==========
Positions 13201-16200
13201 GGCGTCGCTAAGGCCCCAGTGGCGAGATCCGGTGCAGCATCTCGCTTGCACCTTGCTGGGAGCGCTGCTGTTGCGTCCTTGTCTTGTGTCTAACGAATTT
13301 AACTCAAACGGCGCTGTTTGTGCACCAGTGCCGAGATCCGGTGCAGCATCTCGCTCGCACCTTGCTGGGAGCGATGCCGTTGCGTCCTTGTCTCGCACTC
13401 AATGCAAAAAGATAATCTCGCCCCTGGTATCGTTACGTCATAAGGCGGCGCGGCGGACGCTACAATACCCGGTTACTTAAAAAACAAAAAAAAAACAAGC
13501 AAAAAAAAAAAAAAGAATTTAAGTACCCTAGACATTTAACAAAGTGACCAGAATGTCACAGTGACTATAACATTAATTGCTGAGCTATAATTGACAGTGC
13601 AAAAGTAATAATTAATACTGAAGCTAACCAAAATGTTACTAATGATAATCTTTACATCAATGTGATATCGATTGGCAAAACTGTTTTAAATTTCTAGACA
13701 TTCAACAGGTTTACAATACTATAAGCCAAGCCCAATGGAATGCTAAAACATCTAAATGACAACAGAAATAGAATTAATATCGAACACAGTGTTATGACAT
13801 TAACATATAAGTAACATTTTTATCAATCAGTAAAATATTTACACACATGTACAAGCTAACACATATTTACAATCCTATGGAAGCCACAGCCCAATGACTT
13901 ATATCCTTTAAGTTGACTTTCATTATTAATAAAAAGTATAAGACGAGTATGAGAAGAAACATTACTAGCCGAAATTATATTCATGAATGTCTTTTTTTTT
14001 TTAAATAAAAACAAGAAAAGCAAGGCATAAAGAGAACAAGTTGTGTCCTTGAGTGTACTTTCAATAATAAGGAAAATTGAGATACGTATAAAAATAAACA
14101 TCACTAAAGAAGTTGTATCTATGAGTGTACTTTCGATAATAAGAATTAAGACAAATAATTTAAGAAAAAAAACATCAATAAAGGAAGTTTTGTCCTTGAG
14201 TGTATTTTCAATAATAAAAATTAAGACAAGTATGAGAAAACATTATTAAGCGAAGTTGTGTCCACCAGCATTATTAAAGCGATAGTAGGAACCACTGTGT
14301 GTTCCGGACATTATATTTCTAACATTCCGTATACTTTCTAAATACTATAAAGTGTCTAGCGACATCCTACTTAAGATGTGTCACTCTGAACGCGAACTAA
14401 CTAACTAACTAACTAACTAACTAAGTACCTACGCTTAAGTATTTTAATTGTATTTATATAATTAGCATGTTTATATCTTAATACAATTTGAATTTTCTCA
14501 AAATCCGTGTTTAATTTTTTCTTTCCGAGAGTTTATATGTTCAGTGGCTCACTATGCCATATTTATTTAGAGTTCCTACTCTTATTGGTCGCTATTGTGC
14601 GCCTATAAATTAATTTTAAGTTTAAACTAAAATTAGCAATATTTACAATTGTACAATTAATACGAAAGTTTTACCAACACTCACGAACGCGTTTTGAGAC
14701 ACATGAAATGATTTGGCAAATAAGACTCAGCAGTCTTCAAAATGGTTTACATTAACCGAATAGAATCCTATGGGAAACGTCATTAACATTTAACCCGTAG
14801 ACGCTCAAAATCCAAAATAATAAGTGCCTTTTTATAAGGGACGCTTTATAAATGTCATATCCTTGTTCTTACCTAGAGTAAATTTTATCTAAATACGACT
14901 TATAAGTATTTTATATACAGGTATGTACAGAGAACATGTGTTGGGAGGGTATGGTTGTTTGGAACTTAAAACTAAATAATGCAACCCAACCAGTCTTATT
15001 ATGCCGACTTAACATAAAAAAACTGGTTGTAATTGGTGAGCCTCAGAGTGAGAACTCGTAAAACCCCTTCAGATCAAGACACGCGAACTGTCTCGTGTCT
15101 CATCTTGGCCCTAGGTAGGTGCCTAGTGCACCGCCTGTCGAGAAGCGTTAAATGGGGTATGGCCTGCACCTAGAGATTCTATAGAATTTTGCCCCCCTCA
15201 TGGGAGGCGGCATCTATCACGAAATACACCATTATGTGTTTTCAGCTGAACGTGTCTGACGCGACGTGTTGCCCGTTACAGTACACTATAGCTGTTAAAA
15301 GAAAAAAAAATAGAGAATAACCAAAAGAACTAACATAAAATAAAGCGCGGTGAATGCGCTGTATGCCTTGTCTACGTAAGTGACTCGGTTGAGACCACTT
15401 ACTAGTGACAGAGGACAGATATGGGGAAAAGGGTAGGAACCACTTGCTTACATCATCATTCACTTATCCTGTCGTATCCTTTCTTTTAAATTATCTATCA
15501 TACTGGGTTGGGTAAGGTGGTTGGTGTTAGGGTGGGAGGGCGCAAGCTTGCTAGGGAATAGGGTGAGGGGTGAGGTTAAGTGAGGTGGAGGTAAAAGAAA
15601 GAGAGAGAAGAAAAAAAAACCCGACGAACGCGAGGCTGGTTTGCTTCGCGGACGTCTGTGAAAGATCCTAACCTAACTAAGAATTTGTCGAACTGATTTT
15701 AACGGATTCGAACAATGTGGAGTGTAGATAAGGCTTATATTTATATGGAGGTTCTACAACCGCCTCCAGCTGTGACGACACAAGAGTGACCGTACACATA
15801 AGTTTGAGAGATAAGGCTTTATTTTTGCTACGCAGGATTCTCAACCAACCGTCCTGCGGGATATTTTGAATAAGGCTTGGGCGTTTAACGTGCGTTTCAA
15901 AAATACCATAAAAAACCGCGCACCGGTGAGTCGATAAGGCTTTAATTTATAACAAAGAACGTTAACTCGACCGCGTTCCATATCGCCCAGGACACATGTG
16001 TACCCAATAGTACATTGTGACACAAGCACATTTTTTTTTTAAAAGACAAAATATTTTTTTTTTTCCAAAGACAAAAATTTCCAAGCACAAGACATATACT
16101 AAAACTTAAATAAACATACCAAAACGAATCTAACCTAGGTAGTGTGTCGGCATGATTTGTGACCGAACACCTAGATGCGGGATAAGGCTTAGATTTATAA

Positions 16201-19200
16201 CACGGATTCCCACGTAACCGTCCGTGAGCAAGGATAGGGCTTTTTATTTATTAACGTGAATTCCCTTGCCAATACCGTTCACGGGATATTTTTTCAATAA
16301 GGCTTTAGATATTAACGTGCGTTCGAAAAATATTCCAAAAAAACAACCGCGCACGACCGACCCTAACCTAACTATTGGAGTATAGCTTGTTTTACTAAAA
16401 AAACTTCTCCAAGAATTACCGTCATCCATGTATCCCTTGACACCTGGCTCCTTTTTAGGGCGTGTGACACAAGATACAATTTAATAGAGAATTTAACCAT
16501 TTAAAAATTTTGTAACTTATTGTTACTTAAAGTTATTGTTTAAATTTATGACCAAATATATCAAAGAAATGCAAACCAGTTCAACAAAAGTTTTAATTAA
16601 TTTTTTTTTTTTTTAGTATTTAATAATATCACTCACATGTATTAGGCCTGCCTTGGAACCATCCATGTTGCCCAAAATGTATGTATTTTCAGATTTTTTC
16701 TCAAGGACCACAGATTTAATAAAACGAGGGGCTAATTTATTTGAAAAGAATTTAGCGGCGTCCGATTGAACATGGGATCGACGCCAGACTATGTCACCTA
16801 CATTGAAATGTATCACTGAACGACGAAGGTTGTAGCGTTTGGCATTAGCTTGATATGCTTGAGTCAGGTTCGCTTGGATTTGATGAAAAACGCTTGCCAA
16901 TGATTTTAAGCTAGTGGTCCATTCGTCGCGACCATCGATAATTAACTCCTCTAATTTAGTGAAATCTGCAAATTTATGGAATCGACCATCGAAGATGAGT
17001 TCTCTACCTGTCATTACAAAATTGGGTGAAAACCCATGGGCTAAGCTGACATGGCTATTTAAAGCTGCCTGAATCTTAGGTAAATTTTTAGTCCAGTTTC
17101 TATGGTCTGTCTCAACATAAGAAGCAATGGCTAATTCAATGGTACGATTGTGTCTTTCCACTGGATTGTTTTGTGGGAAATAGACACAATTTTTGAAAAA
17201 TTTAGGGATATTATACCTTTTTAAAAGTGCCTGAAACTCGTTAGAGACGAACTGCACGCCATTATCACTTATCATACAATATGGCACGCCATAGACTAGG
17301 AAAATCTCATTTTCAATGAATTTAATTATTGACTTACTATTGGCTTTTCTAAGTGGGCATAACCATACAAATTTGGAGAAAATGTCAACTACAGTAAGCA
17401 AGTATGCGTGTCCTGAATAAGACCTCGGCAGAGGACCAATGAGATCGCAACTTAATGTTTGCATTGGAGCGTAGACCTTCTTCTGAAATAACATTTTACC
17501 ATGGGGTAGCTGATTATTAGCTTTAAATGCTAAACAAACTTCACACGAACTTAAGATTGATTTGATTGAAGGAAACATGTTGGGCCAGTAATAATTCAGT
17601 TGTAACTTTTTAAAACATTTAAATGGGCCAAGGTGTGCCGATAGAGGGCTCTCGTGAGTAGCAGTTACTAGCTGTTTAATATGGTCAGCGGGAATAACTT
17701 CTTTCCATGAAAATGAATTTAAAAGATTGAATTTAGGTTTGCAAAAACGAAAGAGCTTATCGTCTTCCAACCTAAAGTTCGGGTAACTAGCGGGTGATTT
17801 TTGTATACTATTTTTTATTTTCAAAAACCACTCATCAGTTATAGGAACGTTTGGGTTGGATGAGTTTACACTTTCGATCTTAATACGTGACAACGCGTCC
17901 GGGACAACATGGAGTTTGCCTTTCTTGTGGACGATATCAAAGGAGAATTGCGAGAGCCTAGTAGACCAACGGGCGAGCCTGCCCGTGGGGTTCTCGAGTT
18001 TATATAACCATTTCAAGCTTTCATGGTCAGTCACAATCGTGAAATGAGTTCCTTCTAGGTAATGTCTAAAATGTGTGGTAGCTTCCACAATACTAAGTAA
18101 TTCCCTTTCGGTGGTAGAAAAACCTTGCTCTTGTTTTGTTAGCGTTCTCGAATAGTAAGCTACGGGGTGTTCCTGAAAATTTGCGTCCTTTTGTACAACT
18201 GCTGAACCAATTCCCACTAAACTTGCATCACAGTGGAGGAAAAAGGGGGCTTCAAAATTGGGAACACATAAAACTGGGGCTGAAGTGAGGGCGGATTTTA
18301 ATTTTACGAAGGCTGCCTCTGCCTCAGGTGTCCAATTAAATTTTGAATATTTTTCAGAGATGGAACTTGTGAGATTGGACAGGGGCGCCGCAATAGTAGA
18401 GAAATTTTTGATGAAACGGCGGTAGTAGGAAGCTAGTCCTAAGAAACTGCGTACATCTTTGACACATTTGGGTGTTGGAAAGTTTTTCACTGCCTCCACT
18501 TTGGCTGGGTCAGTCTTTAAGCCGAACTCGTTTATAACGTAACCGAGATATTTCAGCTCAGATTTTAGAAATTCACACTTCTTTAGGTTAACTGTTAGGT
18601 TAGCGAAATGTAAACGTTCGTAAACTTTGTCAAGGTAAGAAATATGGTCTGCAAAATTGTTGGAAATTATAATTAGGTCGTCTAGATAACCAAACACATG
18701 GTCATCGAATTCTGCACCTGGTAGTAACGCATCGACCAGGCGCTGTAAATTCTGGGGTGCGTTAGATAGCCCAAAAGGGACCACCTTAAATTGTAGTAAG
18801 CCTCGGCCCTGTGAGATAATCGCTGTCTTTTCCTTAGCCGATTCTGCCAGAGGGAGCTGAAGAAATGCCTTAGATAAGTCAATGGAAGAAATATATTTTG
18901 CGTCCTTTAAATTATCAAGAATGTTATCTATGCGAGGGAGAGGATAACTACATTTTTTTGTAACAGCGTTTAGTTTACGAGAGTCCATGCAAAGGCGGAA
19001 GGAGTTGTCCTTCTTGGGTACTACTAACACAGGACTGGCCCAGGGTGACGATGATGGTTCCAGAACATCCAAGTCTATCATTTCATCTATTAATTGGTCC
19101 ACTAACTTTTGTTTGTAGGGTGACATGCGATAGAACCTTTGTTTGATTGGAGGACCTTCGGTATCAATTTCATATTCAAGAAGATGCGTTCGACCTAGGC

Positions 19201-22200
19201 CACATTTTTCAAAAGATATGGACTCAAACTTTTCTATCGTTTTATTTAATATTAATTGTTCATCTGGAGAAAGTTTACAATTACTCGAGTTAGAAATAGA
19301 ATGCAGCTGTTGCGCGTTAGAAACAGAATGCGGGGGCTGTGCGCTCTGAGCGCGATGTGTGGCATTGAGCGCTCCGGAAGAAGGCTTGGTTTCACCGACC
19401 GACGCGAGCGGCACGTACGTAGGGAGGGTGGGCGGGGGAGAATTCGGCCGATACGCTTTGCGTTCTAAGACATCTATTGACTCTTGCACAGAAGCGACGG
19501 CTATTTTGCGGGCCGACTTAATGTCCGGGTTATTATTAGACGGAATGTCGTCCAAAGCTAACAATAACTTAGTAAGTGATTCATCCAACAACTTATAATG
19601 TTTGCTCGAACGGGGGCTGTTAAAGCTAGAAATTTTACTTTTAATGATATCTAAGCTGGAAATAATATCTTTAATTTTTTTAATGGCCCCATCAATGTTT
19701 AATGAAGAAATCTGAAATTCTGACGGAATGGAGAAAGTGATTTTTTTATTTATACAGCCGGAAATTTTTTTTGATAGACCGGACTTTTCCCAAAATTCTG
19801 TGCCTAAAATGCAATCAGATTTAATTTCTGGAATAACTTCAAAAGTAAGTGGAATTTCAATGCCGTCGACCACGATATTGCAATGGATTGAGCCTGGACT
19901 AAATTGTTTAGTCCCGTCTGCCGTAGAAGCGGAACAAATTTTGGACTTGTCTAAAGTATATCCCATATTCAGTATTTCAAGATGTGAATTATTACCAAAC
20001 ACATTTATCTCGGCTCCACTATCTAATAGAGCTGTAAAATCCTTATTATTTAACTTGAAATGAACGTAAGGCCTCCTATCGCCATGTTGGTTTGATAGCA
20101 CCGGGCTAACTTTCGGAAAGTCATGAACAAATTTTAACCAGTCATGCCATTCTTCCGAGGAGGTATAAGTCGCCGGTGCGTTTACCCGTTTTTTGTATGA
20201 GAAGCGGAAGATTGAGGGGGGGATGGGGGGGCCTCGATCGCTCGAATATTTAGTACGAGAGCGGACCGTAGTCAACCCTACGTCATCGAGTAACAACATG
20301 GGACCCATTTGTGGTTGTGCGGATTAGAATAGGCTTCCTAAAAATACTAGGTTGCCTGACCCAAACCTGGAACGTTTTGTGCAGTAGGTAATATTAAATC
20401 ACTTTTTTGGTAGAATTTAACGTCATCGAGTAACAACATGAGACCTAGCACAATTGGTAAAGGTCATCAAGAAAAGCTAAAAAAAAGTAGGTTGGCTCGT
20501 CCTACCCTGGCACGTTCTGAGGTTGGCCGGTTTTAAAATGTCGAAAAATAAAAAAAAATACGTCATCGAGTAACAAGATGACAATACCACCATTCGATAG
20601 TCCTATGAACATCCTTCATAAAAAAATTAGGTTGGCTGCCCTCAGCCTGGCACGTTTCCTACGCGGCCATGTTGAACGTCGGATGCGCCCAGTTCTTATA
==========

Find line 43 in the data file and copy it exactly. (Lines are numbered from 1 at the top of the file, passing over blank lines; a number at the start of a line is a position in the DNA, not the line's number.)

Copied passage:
17201 TTTAGGGATATTATACCTTTTTAAAAGTGCCTGAAACTCGTTAGAGACGAACTGCACGCCATTATCACTTATCATACAATATGGCACGCCATAGACTAGG